The determination of the need for a Traffic Impact Study is at the discretion of the County Engineer. The need for such a study varies with the nature and location of the development proposal.
This information is also useful to the local municipality. For example, for a Secondary Plan Area, a Traffic Impact Study can be used to determine the costs associated with road improvements necessary to accommodate new development. This can be used to determine an area specific development charge to ensure the cost of improvements are covered by the new development that generates the need for them. Furthermore, at the time of development road widening may only be required that is recognized in the policies of an Official Plan. This information could be included in the Official Plan/Amendment or Secondary Plan.
Site and Access Design
A site plan (diagram showing proposed buildings, structures, parking spaces, driveway, etc.) is requested by the County for development abutting a County Road due to the significant impacts a poorly designed traffic movement pattern can have on a County Road. Adequate parking spaces, stacking lanes and flow of traffic on site are all essential to avoid vehicles waiting to enter a site and obstructing the flow of traffic on the County Road.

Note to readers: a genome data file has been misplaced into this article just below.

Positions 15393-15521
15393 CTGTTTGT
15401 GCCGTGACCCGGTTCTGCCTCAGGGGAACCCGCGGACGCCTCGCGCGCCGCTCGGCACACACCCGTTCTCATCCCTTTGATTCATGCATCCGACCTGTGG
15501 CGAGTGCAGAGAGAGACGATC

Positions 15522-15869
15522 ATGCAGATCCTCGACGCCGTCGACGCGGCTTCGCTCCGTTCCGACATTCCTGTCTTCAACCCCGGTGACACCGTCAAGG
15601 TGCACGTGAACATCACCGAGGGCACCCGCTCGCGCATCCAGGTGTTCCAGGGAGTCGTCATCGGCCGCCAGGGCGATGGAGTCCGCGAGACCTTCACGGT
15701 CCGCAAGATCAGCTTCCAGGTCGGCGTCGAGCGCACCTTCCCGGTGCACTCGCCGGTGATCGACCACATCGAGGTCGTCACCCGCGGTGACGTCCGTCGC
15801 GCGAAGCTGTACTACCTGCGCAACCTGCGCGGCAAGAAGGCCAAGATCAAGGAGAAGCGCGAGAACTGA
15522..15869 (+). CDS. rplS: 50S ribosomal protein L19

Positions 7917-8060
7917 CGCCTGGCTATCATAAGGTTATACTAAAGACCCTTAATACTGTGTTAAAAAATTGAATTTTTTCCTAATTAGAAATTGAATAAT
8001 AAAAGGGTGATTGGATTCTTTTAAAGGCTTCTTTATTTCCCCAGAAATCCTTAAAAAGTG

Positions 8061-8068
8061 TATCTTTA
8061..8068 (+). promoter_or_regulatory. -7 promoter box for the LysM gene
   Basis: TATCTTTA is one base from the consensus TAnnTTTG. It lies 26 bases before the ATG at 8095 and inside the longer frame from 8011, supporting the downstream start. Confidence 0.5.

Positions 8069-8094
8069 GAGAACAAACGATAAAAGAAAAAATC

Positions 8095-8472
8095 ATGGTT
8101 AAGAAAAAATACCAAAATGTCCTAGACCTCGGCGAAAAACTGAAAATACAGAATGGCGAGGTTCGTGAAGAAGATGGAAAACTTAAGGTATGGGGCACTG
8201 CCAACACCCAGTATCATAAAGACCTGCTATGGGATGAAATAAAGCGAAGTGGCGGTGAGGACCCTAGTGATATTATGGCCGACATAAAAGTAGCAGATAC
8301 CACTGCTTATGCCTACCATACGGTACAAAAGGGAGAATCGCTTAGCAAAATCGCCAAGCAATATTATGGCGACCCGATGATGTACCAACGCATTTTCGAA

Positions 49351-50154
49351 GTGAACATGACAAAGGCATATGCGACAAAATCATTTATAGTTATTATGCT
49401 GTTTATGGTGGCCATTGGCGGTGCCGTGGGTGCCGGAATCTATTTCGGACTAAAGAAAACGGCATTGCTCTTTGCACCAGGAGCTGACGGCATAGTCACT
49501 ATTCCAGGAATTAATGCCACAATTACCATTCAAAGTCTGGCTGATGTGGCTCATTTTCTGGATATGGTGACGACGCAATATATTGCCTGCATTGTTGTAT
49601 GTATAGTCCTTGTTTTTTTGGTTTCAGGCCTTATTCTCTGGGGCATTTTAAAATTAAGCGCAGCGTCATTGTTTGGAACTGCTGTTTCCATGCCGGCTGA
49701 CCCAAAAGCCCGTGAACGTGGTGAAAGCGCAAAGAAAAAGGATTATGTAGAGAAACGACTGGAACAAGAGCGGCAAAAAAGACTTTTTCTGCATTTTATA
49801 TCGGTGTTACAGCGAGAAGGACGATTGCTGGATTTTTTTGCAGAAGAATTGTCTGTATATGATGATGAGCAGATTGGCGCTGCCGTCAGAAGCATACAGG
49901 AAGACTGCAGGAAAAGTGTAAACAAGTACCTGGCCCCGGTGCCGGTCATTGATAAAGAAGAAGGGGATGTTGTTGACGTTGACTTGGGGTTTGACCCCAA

The County also has a by-law that regulates the location of buildings and structures along County Roads. The setback and location requirements are generally different from those included in municipal zoning by-laws. To eliminate confusion, and to clarify matters for the public, the County is now working toward the inclusion of County standards within municipal by-laws.
The County will also request the submission of a drainage plan. This is necessary to ensure that grading changes to the property will not negatively impact the County Road.
Access restrictions have been developed to maintain the arterial function of County Roads. For example, access is limited, access separation distances, access sight distances, sight triangle and distances from intersections are matters of concern when development is proposed on a County Road. These requirements, and others, are outlined in the County Roads Policy.